For more than 150 years, the Institute has married teaching with engineering and scientific studies—and produced an unending stream of world-changing advancements. These innovations translate the novel discoveries of basic research to products and infrastructure used by ordinary people in everyday life.
For MIT’s 150th anniversary, the Boston Globe published a ranked list of 150 inventions and discoveries associated with MIT, including everything from the World Wide Web to Technicolor.
Here are a few of the accomplishments from the past decade:
- 2013—Developing a new steelmaking process that produces no emissions other than pure oxygen
- 2014—Designing a new paper strip diagnostic test to rapidly diagnose Ebola viral hemorrhagic fevers like Ebola
- 2015—Designing the bandage of the future: a gel-like material that can incorporate tiny drug-delivering channels that release medicine in response to changes in skin temperature and light up if medicine is running low
- 2016—Recording the first direct detection of gravitational waves reaching the Earth (in collaboration with Caltech and others around the world), confirming Albert Einstein’s prediction from 100 years ago
- 2017—Adapting a CRISPR protein that targets RNA rather than DNA, for use as a rapid, inexpensive, highly sensitive diagnostic tool with the potential to transform research and global public health
- 2018—Developing the first-ever plane that relies on a powerful flow of ions instead of moving parts to generate thrust and propel the plane over a sustained, steady flight, thus eliminating the need for fossil fuels
- 2019—Designing an affordable, easy-to-use handheld sensor that can indicate the presence of bacterial contaminants in food in seconds
- 2019—Capturing the first direct image of a black hole as part of an international team of over 200 scientists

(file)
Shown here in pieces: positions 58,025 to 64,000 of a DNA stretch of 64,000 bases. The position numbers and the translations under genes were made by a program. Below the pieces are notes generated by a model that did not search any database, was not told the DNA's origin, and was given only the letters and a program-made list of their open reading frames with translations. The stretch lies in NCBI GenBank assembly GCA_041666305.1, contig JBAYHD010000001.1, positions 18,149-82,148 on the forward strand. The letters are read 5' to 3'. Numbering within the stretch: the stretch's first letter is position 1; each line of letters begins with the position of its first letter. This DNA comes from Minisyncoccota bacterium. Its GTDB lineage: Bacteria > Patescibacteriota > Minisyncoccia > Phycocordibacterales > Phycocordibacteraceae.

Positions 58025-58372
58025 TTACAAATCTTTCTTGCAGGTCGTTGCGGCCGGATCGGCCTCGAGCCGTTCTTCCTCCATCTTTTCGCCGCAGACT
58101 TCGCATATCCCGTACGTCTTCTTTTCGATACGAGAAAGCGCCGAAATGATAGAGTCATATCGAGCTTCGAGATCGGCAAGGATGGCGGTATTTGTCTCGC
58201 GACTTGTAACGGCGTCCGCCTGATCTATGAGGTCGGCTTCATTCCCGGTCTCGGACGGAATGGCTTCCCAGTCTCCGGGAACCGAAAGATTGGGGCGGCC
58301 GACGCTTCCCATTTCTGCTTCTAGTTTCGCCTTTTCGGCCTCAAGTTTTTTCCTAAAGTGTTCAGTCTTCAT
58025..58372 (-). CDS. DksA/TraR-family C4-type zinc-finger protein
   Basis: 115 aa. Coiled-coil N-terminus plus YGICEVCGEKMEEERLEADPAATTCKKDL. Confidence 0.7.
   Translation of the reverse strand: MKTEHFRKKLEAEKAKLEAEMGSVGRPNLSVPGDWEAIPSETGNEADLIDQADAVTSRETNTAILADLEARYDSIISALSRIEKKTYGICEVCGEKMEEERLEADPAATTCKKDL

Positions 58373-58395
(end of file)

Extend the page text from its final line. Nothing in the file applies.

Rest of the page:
- 2021—Ramping up a high-temperature superconducting electromagnet to a field strength of 20 tesla, the most powerful magnetic field of its kind ever created on Earth
- 2021—Reliably producing oxygen on Mars with the MIT-led Mars Oxygen In-Situ Resource Utilization Experiment (MOXIE)
Entrepreneurship at MIT
MIT’s mission demands that we apply the knowledge we produce. One way this happens is through entrepreneurship: translating new discoveries into products, infrastructures, and even entire industries.
MIT Innovation HQ (iHQ) is a hub for MIT’s innovators and entrepreneurs and encourages the cross-pollination of ideas among students, faculty, staff, and the Greater Boston innovation community.
MIT undergraduates are active participants in the research enterprise and entrepreneurial environment of MIT.
One of the earliest programs of its kind in the United States, the Undergraduate Research Opportunities Program (UROP) supports thousands of projects each year, with 94% of MIT students participating in at least one UROP during their undergraduate years.
At MIT, we’re committed to nurturing students curiosity and providing them with the resources to help them get started on entrepreneurial projects of their own. Any MIT student can request between $1,000 and $25,000 from the Sandbox Innovation Fund Program to explore taking a project from idea to impact. The program helps jump-start student ideas while providing support and dedicated mentoring from within MIT. The Trust Center also provides a wealth of entrepreneurial mentorship, incubation, and honest-broker advice to all students.